(And fun too are watching the other actors watching her in admiration -- because, as she notes, there's a physicality to it, and she really throws her whole self into it -- that's James McAvoy to her left, but most especially Michael Fassbender to her right.)
We interrupt this website to spend the day watching Robert Mueller testify. It started at 5:30 in the morning and that's much too early to get up, even I have my limits -- and besides, anything important will be on the news.
I don't suspect there will be any Great New Revelations during the course of the day, but then no one has any idea how taciturn Mueller will get, and how he'll respond if challenged by Republicans. My guess is "taciturn" for most of the day, but the reality is that there don't need to be any "Great New Revelations." All it really needs is to get out to the public what's actually already in the Mueller Report, which nearly all of America has not read, which most people probably know next to nothing about -- including all those masses of Republicans who truly believe Trump when he says the Report completely vindicated him with no collusion, no obstruction -- yet the Report says completely otherwise.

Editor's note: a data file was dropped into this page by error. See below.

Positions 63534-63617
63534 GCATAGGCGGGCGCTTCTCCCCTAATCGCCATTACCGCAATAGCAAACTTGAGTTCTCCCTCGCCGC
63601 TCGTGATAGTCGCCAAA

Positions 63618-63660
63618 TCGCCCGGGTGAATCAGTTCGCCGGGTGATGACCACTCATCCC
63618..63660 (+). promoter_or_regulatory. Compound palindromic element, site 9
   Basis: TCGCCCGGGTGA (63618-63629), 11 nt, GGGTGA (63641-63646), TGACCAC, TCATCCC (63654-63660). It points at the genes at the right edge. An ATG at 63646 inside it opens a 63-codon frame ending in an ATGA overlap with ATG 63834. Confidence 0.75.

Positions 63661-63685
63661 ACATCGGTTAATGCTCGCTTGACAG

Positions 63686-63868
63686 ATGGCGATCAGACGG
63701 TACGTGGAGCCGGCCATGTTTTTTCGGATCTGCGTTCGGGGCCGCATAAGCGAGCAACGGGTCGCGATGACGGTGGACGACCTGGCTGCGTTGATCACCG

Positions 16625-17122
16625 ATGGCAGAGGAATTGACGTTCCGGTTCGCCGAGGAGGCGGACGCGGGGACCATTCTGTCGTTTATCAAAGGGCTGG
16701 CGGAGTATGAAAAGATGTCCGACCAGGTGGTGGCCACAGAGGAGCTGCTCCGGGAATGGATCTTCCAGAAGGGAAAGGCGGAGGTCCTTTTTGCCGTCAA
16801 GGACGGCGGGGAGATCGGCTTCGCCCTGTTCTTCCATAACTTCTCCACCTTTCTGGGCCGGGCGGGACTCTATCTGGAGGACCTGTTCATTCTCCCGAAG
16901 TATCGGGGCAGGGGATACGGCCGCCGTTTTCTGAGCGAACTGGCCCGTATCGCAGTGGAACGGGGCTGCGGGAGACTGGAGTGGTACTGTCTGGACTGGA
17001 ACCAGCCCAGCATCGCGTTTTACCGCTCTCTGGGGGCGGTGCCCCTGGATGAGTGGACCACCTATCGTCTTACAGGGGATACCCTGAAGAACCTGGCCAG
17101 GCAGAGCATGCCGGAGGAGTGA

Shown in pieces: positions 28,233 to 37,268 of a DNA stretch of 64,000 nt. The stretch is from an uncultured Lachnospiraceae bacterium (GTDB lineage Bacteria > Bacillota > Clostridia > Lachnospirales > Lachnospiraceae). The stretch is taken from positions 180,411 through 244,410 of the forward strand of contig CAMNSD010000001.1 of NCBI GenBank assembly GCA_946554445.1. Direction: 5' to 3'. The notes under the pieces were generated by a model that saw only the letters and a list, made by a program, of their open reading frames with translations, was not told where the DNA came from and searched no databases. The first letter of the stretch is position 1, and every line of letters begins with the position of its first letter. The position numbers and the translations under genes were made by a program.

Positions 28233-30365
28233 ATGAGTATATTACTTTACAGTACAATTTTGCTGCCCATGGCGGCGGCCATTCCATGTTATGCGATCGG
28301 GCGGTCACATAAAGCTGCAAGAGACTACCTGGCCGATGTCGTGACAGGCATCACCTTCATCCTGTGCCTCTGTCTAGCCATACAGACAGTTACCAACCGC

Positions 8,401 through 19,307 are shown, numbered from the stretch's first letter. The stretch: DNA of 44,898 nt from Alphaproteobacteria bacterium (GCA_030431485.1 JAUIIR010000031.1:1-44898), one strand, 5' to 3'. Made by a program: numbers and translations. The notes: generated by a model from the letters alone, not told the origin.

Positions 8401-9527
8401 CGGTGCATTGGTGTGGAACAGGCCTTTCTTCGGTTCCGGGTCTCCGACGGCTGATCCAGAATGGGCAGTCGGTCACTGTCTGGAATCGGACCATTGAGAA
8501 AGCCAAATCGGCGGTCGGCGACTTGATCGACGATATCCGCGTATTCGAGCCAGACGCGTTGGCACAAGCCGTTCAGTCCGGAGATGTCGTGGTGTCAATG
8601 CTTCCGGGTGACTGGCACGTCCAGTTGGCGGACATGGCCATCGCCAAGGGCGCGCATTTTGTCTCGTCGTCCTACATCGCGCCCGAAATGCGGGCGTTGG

In place of our interruption, we have a new song parody from Randy Rainbow, "Suckers," based on the song "Sucker" from the Jonas Brothers. There's a segment about 3-and-a-half minutes in that's especially wonderfully done, and I'll leave it at that.
Last week, I said to a friend how weird it was that Disney was making a cartoon adaptation of a cartoon. “What do you mean??” he asked. I said, wait, you don’t think they actually trained all those animals to sing and dance, do you??? Happily, no, he didn't, though he was still a little confused by my point. I explained that I know the new version of The Lion King may look real, but it's still animation. Just because it’s CGI animation doesn’t mean it’s not animation. “Oh, you’re right,” he said.